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Consider: the Manchineel

Updated: 3 days ago

Ah, trees! Is there any living thing more representative of the environmentalist movement than an ancient oak or towering sequoia? Trees are bastions of life in a variety of ways: they create habitats for arboreal species, provide nutrients to herbivorous animals, stabilize soils to prevent erosion, and convert carbon dioxide into oxygen through photosynthesis. In a 2021 paper in Nature Climate Change, scientists calculated that forests worldwide absorb and sequester over seven billion metric tons of carbon each year, about 1.5 times the amount of carbon that the USA releases in that same period of time. As such, proper forest management is one of the most effective tools humans have to fight climate change (though, as I have discussed before, tree planting needs to be done strategically in order to have positive environmental effects).

But even trees can have dark sides. While many trees are content to provide habitat and food to animals in their ecosystems, others wage wars on those living things that try to consume them. Many trees produce tannins, for example, bitter compounds designed to deter animals from munching on their leaves or unripe fruit (humans use these compounds to flavor wines—go figure). Other trees, such as the acacias of Africa are covered in sharp spines designed to make dining on their leaves about as enjoyable as eating a barbed wire kabob. In the mangrove forests and brackish-water swamps across central America, though, there lives a tree that takes the life-threateningly poisonous cake. Every single part of the plant, from its leaves to its bark to its serendipitously apple-shaped fruit, is laced with a cocktail of multiple poisons that can cause swelling, severe pain, and even blindness in those who encounter it. It’s good to be a tree-hugger, but maybe don’t hug this particular tree. Consider: the Manchineel, Hippomane mancinella.



Manchineels are shrub-like trees, meaning that they have multiple woody stems as opposed to a singular trunk. As such, they tend to be quite wide, though they can also grow up to 15 meters (50 feet) tall. They have grayish-brown bark with a recurrent suture-like striping pattern, and football-shaped leaves with finely-serrated edges. Taxonomically, manchineels are in the Euphorbia family, a massive family of plants that can be found on all continents except for Antarctica. Notable examples of other euphorbias include cassava, castor plants (which incidentally are the source of the famous poison ricin), and poinsettias. Manchineels can be found throughout the American tropics, with populations in Mexico, the Caribbean, and Central America. They grow in coastal areas, such as beaches, mangrove forests, and brackish-water swamps. Most trees would die if planted in these saltwater environments, but manchineels have the ability to control the concentration of salt in their tissues, allowing them to thrive where other trees would fail.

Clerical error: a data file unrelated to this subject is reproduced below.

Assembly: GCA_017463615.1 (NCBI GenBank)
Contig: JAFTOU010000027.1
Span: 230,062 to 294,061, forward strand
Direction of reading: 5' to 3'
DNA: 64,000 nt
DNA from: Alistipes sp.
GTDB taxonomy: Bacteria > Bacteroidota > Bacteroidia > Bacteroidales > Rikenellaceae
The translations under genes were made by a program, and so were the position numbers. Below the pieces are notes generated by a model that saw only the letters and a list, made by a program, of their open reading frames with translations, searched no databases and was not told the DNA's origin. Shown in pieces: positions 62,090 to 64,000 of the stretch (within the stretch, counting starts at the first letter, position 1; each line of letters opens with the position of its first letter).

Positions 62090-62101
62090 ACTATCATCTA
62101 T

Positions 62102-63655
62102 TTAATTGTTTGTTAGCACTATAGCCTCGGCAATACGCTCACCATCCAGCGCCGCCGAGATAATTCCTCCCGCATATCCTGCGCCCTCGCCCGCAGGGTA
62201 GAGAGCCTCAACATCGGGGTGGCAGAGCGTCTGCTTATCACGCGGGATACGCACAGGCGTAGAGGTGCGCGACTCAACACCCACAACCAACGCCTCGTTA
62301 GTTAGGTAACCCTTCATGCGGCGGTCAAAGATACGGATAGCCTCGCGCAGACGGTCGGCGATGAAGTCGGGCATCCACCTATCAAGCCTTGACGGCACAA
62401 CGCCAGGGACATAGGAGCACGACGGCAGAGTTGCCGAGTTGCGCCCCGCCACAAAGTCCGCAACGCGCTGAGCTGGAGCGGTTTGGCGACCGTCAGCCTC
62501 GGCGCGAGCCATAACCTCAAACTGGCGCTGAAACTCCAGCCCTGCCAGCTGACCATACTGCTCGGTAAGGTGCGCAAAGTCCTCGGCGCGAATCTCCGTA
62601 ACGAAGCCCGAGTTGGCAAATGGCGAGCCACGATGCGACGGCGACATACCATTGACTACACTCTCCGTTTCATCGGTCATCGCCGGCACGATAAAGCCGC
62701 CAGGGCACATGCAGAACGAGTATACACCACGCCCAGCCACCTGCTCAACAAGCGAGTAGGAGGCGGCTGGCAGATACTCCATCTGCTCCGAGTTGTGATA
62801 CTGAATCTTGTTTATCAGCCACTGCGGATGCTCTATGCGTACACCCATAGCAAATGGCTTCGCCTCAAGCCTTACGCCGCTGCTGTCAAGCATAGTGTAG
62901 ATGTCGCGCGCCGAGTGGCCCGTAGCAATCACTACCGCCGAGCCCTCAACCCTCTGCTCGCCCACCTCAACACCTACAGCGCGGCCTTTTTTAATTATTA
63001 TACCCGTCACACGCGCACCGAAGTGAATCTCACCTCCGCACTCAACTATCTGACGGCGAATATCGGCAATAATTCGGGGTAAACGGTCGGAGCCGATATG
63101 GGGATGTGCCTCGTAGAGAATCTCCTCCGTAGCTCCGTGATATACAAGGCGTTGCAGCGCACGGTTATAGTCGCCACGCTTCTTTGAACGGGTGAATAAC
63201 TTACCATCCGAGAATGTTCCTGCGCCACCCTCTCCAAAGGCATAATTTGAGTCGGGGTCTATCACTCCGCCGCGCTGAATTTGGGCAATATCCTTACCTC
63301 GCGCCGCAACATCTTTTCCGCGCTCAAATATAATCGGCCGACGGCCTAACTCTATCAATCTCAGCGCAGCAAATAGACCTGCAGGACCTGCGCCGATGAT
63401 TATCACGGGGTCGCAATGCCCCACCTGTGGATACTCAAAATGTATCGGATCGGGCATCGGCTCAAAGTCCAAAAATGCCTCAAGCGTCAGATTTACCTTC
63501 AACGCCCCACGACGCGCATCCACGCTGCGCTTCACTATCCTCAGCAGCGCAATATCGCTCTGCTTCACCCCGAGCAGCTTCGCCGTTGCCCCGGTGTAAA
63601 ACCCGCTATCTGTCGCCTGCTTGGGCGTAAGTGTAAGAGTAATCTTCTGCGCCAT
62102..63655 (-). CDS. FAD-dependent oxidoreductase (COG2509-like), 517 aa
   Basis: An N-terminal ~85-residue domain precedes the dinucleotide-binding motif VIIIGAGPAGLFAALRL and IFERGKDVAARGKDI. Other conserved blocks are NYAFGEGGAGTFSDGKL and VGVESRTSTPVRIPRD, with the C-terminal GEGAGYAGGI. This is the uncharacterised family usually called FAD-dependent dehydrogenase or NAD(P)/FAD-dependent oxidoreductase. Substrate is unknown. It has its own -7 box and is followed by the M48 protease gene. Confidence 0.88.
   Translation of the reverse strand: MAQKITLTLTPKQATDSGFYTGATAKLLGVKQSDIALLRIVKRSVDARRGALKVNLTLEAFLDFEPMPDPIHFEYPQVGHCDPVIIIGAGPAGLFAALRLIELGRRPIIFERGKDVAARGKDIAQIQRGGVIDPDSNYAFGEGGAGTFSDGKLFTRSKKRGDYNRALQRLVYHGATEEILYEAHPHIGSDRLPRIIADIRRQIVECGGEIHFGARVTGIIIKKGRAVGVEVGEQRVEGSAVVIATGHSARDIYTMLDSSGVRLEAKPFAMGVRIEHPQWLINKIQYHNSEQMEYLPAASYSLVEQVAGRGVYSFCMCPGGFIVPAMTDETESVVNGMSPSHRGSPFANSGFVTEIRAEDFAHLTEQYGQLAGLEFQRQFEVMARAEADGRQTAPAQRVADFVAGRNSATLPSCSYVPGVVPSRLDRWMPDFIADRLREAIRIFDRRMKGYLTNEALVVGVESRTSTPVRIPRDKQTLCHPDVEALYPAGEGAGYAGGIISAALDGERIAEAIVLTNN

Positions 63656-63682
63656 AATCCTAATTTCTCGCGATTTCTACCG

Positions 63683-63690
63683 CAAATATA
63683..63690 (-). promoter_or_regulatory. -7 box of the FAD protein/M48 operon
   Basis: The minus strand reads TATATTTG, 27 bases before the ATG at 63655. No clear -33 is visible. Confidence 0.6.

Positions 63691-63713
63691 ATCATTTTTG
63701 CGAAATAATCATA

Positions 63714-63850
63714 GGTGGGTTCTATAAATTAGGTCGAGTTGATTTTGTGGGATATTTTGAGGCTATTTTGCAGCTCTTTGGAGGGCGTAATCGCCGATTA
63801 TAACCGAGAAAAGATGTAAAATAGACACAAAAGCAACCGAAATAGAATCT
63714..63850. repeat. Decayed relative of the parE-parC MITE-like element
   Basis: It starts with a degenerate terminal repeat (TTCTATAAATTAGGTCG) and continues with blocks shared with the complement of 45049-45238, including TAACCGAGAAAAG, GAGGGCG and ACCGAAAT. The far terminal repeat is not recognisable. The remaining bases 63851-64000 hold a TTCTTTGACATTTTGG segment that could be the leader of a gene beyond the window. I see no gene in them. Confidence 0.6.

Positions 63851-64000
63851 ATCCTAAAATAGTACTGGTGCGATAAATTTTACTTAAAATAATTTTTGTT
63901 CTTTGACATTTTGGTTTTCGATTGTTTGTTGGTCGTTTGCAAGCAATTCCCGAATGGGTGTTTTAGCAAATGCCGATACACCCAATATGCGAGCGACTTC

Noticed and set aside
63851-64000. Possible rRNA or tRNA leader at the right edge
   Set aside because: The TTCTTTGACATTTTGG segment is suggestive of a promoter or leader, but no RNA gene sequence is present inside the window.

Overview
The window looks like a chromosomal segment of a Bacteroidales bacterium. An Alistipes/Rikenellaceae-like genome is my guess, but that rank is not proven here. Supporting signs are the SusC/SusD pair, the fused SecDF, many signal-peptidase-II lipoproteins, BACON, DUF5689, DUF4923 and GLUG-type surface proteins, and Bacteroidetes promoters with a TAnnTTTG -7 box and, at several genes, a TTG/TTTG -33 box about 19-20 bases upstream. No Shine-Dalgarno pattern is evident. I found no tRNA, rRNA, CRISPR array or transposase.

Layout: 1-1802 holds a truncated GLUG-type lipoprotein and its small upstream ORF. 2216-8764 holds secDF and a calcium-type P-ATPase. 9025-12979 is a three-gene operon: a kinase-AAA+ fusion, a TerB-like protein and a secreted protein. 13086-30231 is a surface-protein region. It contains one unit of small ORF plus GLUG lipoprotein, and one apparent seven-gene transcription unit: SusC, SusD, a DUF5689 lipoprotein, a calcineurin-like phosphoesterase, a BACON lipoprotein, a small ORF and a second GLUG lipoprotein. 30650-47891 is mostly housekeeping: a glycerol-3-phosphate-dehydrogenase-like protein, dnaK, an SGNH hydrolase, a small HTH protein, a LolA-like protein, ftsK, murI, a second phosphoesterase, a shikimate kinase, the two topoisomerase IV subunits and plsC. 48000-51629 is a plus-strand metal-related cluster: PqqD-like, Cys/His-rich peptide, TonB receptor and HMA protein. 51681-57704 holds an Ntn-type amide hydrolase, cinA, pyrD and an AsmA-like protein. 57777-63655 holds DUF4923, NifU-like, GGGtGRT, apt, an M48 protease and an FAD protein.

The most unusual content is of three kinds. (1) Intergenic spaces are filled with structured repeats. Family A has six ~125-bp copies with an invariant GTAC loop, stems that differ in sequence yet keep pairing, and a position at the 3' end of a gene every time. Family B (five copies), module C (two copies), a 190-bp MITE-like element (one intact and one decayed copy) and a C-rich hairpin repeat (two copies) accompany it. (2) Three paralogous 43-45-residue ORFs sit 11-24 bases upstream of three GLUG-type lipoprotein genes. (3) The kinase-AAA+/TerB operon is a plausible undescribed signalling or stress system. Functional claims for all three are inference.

Manchineels produce short stalks of yellow-green flowers which, once pollinated, ripen into fruits that bear an uncanny resemblance to small green apples about 2-5 cm (1-2 inches) in diameter. The fruits have two different names, and which name you call them says a lot about you as a person. If you are the kind of person who likes to admire vegetation from afar, perhaps in the form of a high-quality .JPEG on your favorite conservation blog, you might call them “Beach Apples”, for they are often found lying on warm, sandy beaches. If you are the kind of person who likes to pick random fruit off of the ground and bite it, however, you will probably call them the name they were given by Spanish colonizers: “la Manzanilla de la Muerte”—“the Little Apple of Death.”


The aforementioned high-quality .JPEG of manchineel leaves and fruit in Cabo Blanca, Costa Rica. Manchineel fruits are filled with toxins designed to make eating them as unpleasant as possible, and the oils on their leaves can cause contact dermatitis when exposed to skin, eyes, or mucous membranes. Image Source: Hans Hillewaert, under CC BY-SA 3.0.